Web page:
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The Horror of ‘Everything We Don’t Know’

The Horror of ‘Everything We Don’t Know’

everythingwedontknowcoverThe titular essay of Aaron Gilbreath’s debut collection of nonfiction, Everything We Don’t Know, concerns itself with the Fukushima disaster. Experts argue that no radiation will reach the United States—even as sixty-foot chunks of concrete wash ashore in Oregon. Throughout, Gilbreath weaves facts into his narrative, largely about his dietary habits. His reliance on canned Japanese fish is a small detail, but one that’s well-chosen and horrifically effective in revealing the potential scope of nuclear folly: if one person needs to reconsider taken-for-granted fundamentals, widening scope to think of everyone, of all the people, becomes almost unbearable.

The nuclear theme echoes back to an earlier essay in the collection. Gilbreath reflects on his obsession with Googie/Populuxe architecture of the 50’s, once popular but gone to seed in his hometown of Phoenix. The style was a product of the yearning for progress specific to the decade, with its baby boom and suburbs and supermarkets. It’s easy, now, to see the era as one of folly—perhaps as we’ll see our current era in the same way. On modernity, he comments that perhaps the idea of nuclear science serving as savior “is no more outlandish than the modern idea that fast internet connections and shared information will somehow improve all human life, giving voice to the voiceless, eradicating ignorance, and erasing humanity’s religious and political devisiveness so that people across the world see that we’re far more alike than we are different.” Re-reading these lines in the days following our election was chilling and prescient.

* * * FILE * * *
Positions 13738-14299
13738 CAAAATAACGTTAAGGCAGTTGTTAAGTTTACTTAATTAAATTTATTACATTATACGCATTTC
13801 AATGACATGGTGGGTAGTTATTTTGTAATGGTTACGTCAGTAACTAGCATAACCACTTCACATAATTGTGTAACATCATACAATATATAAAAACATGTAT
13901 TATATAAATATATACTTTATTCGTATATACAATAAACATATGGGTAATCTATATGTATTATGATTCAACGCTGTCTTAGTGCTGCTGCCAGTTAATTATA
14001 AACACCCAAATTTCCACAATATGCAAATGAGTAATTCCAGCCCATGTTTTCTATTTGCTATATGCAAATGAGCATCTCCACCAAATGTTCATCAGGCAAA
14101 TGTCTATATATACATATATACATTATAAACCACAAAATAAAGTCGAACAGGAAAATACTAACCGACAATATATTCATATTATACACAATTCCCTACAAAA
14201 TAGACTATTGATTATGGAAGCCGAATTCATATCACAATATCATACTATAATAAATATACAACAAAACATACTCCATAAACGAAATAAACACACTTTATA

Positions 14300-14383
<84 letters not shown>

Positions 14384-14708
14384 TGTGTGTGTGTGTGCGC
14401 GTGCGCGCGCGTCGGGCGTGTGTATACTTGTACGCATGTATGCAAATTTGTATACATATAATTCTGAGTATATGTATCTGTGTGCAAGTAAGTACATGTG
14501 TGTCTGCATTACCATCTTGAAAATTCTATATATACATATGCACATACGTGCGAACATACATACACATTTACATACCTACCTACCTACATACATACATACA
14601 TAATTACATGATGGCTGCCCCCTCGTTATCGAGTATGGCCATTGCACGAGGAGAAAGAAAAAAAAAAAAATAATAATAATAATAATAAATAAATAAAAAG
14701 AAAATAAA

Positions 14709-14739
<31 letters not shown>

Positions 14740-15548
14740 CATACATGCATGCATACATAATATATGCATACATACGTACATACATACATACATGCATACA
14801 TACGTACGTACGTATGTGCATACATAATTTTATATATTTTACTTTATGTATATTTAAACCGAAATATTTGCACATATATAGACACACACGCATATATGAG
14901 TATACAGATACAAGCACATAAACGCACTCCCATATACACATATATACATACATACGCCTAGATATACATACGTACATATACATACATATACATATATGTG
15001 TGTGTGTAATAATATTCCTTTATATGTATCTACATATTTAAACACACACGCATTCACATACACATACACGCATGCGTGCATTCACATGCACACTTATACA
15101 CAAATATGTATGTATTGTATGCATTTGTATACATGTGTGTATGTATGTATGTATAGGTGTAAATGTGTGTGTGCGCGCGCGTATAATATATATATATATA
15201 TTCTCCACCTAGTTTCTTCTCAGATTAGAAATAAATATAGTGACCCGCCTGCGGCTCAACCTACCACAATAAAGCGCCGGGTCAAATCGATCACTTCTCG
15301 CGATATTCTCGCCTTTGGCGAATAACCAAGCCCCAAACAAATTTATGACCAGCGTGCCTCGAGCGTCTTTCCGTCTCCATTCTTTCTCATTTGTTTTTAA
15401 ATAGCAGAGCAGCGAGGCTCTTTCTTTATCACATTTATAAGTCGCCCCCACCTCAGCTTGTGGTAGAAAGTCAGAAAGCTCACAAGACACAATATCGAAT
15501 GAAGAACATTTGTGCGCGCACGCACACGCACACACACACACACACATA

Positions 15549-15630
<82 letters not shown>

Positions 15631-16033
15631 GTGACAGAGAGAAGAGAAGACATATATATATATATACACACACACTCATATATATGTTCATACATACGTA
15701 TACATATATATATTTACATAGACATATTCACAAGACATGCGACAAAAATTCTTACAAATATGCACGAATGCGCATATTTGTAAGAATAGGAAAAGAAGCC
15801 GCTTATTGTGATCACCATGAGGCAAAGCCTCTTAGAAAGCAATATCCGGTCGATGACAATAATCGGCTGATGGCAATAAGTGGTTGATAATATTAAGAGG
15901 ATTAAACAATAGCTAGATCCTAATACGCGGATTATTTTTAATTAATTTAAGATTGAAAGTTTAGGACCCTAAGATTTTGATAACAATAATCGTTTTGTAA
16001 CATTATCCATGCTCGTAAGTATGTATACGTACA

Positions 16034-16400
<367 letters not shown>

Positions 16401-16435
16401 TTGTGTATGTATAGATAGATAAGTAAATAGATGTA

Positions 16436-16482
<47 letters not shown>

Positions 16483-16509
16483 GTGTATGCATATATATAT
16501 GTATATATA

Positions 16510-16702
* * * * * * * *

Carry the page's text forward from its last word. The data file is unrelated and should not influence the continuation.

Gilbreath is at his best when he reaches outside of himself. Throughout his essays, which sometimes feel like a cohesive narrative rather than a collection because of date-stamping, Gilbreath does drugs—weed, mushrooms, heroin, methadone—goes to shows, spends time outdoors, gets broken up with. He obsesses over one thing, then another, sells his collection of Star Wars toys to buy a mountain bike, regrets it. Women flit through the essays but have precious little to say.

Gilbreath sometimes veers into hangdog: he laments being an “aging bookstore clerk” in his early thirties like the job is beneath him; he’s insulted when he’s not promoted from intern to production assistant—a job held previously by a woman, and one who’s only twenty-five. Despite this, he can lavish praise on himself, such as when he ruminates on his latest flame: “I couldn’t figure out what she saw in me….maybe it was the side of me that served her perfect pots of oolong tea and could make silken tofu taste like scrambled eggs.” The effect of the self-congratulation feels like a quest to construct the perfect avatar, casting doubt onto who comprises the titular “we”—again, especially in the wake of the election.

The back matter of this book reports that Gilbreath is working on books about Japan and California. The writing herein that isn’t so self-centered plays to his strength—I look forward to seeing where such travel writing takes him.

See Also

Everything We Don’t Know by Aaron Gilbreath
Curbside Splendor
Published December 6, 2016

Aaron Gilbreath is an essayist, journalist and burrito enthusiast. His essays and articles have appeared in Harper’s, New York Times, Paris Review, Vice, The Morning News, Saveur, Tin House, The Believer, Oxford American, Kenyon Review, Slate, Virginia Quarterly Review, Narratively, and Brick. His essay “\’ra-di-k?l\” from Hotel Amerika is a Notable Essay in Best American Essays 2013, and “Dreams of the Atomic Era,” from the Cincinnati Review, is a Notable in Best American Essays 2011. He lives in Portland, Oregon.

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